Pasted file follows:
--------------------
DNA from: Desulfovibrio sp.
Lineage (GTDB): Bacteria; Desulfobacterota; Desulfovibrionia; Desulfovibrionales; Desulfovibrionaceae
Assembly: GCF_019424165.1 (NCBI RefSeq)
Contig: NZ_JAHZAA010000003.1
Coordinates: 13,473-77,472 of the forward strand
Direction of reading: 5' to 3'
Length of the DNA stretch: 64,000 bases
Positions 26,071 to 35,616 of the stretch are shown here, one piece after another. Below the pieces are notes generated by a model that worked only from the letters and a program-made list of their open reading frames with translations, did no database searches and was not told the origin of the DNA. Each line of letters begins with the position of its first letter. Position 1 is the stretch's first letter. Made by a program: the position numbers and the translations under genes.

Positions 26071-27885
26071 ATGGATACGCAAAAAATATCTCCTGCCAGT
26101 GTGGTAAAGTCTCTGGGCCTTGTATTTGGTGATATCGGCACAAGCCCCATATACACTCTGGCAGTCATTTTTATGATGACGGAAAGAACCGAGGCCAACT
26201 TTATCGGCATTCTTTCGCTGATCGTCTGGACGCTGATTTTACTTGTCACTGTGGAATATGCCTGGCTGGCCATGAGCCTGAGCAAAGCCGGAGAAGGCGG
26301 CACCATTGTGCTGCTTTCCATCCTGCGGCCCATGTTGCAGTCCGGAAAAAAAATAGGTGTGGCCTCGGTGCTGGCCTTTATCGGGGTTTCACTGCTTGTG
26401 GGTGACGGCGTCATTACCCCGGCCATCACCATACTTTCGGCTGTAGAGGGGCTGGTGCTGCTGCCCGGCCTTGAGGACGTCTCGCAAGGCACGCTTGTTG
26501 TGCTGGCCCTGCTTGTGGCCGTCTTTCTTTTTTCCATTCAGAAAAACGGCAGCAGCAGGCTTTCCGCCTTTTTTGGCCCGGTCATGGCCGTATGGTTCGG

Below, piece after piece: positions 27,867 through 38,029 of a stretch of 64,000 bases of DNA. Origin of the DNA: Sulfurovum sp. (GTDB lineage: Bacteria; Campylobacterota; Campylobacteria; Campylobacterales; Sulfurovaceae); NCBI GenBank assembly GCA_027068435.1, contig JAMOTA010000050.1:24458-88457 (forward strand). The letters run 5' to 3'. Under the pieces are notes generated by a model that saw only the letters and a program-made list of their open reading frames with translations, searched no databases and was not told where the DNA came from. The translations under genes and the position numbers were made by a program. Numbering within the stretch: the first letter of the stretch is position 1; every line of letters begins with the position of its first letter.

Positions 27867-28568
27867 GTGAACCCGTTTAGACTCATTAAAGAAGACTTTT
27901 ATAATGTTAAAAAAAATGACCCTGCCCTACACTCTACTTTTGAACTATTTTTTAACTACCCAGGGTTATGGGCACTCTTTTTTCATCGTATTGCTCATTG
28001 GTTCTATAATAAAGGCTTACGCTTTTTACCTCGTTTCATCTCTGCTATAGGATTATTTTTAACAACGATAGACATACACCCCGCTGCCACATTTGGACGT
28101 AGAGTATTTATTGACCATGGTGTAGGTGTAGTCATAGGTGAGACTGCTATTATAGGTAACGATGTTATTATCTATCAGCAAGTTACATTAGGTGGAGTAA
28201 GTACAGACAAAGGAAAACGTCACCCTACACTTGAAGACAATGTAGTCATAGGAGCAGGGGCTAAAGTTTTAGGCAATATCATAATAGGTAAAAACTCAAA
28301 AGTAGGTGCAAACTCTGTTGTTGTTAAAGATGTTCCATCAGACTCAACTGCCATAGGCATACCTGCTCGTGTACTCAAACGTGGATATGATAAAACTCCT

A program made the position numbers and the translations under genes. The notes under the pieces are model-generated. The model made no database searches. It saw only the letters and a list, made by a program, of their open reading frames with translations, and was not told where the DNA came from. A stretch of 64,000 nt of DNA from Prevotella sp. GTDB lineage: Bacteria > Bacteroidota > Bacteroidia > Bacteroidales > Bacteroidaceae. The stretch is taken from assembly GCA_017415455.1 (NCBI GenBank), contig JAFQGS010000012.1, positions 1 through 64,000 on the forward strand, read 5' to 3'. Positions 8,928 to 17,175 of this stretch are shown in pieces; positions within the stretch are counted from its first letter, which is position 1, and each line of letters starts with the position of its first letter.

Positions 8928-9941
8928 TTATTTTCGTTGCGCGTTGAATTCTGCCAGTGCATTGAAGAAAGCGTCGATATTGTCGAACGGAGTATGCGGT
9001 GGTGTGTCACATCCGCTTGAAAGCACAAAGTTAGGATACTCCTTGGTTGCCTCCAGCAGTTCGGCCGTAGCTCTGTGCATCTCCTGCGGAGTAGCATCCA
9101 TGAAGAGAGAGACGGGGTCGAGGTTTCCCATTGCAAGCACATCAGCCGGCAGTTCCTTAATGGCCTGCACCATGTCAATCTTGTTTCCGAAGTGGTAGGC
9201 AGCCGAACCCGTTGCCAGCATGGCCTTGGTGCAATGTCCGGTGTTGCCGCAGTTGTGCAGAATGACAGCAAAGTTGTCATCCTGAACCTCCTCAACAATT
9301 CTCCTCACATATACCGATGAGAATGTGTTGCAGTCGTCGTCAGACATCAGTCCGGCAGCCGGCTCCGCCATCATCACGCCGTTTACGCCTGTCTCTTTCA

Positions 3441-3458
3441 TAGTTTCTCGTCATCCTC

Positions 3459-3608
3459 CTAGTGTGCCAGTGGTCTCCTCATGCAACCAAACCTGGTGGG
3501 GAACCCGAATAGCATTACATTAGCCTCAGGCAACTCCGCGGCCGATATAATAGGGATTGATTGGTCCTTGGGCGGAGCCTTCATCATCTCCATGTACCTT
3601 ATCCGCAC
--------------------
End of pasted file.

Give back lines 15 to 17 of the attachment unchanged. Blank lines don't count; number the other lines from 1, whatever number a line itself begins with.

26501 TGCTGGCCCTGCTTGTGGCCGTCTTTCTTTTTTCCATTCAGAAAAACGGCAGCAGCAGGCTTTCCGCCTTTTTTGGCCCGGTCATGGCCGTATGGTTCGG

Below, piece after piece: positions 27,867 through 38,029 of a stretch of 64,000 bases of DNA. Origin of the DNA: Sulfurovum sp. (GTDB lineage: Bacteria; Campylobacterota; Campylobacteria; Campylobacterales; Sulfurovaceae); NCBI GenBank assembly GCA_027068435.1, contig JAMOTA010000050.1:24458-88457 (forward strand). The letters run 5' to 3'. Under the pieces are notes generated by a model that saw only the letters and a program-made list of their open reading frames with translations, searched no databases and was not told where the DNA came from. The translations under genes and the position numbers were made by a program. Numbering within the stretch: the first letter of the stretch is position 1; every line of letters begins with the position of its first letter.

Positions 27867-28568